Gently recommended for those willing to take on something just a bit out of the ordinary.
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LibraryThing member flying_monkeys
Weird, surreal, very good! While reading the boy's report on the factory's wildlife, I thought, Wait -- what's the point of all this information?!! But it made sense in the end.

I can't wait to read the author's next one, The Hole, published by New Directions in 2020.
LibraryThing member kewing
Contemporary Japanese literature is laced with existential surrealism, sometimes verging on the absurd. The Factory is one of the better examples. Three characters, each written in the first person, work at more or less meaningless jobs at a factory that is essentially the city where they live and
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work. One character proofreads factory documents, another shreds factory documents (the one proofread by the other character?), and the third searches for and catalogs mosses for the factory. The three characters come into contact with each other; each finds their work meaningless, but continue the work. Is this a parable of post-modern society? Nonetheless, compelling reading.
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LibraryThing member evano
WTF just happened?
Interesting world, some funny moments, but...
I'm not sure if it was fully translated -- no shade on the translator -- but...
WTF just happened?
LibraryThing member widdersyns
It has that distinctively Japanese writing style, which I like. Very little happens in this novel, which is a statement in itself, but I just didn't enjoy it that much. I don't think it's objectively bad, it just wasn't for me.
LibraryThing member Dreesie
This novella is eerie and a little creepy, as we follow three employees of The Factory. When hired, they are all happy to have a job--but once they start doing it, they become confused. Why has this not been automated? What happens to their work once they are done? How is their performance to be
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measured, who do they report their progress to, what is the point?

I found the ending confusing and really wish I had someone to discuss this with.
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LibraryThing member stillatim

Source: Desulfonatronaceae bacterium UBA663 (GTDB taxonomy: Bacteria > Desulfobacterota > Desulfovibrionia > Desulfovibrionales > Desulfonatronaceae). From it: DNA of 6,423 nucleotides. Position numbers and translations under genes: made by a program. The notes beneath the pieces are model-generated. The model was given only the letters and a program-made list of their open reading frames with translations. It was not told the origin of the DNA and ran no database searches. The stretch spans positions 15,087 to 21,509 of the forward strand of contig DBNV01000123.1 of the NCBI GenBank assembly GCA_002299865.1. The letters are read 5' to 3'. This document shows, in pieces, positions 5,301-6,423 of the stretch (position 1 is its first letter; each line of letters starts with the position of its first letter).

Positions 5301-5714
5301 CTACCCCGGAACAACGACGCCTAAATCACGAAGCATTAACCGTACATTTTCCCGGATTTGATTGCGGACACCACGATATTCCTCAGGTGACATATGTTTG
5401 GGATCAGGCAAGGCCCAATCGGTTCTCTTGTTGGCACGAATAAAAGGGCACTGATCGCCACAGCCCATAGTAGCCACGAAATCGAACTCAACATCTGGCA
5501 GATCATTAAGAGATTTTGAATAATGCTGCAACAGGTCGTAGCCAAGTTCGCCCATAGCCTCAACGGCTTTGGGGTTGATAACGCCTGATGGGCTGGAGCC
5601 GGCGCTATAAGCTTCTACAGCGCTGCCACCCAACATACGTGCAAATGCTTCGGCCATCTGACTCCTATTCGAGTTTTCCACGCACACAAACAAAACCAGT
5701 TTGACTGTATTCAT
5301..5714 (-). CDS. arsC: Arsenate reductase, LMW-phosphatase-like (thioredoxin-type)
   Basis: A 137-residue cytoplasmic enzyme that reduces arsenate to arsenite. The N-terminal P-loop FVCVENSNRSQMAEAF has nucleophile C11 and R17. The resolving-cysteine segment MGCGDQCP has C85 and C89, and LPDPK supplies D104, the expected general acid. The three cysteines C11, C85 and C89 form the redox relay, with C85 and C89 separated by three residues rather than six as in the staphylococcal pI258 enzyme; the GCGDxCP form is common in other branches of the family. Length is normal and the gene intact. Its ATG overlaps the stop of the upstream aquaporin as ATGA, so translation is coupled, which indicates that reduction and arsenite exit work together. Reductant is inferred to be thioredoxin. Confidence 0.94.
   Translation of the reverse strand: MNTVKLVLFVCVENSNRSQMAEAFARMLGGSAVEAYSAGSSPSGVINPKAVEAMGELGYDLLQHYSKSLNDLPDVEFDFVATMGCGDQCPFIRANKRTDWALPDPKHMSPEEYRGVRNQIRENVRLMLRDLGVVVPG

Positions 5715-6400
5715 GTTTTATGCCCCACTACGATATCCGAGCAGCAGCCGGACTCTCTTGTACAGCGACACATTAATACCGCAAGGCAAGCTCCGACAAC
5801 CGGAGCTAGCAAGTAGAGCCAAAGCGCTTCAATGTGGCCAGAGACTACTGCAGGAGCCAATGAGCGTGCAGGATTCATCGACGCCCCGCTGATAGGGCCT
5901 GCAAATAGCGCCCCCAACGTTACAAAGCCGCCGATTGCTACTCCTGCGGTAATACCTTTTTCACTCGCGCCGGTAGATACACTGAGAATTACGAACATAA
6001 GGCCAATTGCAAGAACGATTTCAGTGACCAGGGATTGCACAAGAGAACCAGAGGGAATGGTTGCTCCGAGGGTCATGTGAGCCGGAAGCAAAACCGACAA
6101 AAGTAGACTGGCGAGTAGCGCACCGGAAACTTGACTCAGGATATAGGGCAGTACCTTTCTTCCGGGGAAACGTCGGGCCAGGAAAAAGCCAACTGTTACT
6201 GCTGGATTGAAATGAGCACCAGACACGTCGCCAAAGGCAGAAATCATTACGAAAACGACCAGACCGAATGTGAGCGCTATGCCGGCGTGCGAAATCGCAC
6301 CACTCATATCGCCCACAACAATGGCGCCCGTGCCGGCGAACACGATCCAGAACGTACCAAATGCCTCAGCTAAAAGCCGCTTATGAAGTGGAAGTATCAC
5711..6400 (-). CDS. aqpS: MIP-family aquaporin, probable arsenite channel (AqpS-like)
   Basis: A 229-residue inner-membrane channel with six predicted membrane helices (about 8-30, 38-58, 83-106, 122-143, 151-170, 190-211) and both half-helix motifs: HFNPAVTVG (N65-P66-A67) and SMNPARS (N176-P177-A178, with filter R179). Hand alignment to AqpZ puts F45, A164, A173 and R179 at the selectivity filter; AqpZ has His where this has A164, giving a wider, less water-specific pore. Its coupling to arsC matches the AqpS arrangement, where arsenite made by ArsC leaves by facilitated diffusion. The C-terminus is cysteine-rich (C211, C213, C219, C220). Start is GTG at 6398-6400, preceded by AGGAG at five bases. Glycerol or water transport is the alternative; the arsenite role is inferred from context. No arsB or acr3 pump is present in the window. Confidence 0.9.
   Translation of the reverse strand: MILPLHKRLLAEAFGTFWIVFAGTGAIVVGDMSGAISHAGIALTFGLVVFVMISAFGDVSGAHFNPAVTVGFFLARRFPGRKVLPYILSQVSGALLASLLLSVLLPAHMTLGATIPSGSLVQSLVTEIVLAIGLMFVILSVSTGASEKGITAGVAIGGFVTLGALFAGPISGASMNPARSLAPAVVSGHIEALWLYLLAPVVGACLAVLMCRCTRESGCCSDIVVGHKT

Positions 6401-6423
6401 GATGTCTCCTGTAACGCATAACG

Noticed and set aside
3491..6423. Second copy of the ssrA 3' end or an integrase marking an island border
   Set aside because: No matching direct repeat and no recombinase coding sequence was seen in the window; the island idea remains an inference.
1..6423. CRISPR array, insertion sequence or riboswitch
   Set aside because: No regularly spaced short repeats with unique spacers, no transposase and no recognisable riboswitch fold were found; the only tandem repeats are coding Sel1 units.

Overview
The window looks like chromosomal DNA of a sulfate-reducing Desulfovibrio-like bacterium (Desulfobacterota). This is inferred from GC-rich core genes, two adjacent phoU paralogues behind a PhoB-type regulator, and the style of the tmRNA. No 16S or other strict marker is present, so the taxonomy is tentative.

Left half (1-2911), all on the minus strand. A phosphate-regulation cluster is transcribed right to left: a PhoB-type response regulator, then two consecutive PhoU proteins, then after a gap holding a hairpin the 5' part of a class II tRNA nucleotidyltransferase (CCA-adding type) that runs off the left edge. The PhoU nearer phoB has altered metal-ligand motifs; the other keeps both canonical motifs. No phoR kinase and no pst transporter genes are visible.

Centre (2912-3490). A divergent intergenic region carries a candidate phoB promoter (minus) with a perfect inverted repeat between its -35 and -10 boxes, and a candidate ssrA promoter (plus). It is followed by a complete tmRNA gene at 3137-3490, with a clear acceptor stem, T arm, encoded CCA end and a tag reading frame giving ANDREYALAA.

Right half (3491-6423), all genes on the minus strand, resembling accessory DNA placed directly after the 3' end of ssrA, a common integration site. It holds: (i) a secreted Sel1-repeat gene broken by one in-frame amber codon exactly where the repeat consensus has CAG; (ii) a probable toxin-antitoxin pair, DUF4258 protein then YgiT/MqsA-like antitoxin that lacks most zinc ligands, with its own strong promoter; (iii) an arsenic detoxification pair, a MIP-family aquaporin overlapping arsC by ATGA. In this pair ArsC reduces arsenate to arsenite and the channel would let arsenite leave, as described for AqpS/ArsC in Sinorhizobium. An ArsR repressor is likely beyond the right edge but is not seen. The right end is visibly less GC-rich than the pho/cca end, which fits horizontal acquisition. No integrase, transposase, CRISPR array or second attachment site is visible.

A needlessly challenging first few chapters, but once you get into the flow, this is a funny, disturbing book about going to work.
LibraryThing member viviennestrauss
What a fantastic book! I couldn't put it down.
LibraryThing member greeniezona
This was one of my Book Riot Tailored Book Recommendations, so I checked this out from the library.

I had mixed feelings on this one, honestly. There were parts of this that really worked for me and parts that did not. I enjoyed the creepiness of the massive, ineffable bureaucracy of it, the sense
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that the factory had become so large that the right hand no longer knew what the left hand was doing, and certainly none of the temp or contract workers did. I liked the weird ecology of the factory, the moss hunts, etc.

BUT.. there were certain plot points that felt like they were supposed to be twisty that I saw coming miles away. The conclusion felt a bit rushed. Most of the time I was reading it I was enjoying it, but I felt let down by the ending. I would definitely try another book by Oyamada in the future, though!
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LibraryThing member Carlie
This short novel is about a factory in Japan. This factory dominates this region of the country and so many people work there, it is like a city unto itself. The reader is introduced to four characters, each speaking in first person in their respective chapters. First is a temp worker whose job is
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to shred documents. Second is a proofreader whose job is to correct documents. Third is a researcher who was hired to work green the roofs of the factory buildings. The last character is the factory, grounds, and evolutionarily questionable wildlife that lives there.

As each worker learns their jobs and roles within the community, the tone of the novel becomes more disorienting. The paragraphs are very long, and the dialogue is mixed in with characters’ thoughts so it can be difficult to decipher where one character ends and the next begins. As the days, months, and years go by, each worker must grapple with what they are really doing there. Their jobs are evermore pointless as the time goes and nothing comes of it. There are no fruits of their labors.

The writing style evokes a stronger feeling than the actual story. Not much really happens. The reader is led to be as confused and muddled by what is going on as the characters. Strong messages of Marxism leaves one questioning the meaning of labor.
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LibraryThing member thisisstephenbetts
Very interesting, Kafkan novel. I'm sure I'm missing some cultural context and reference (though that is the case with Kafka sure).


Original language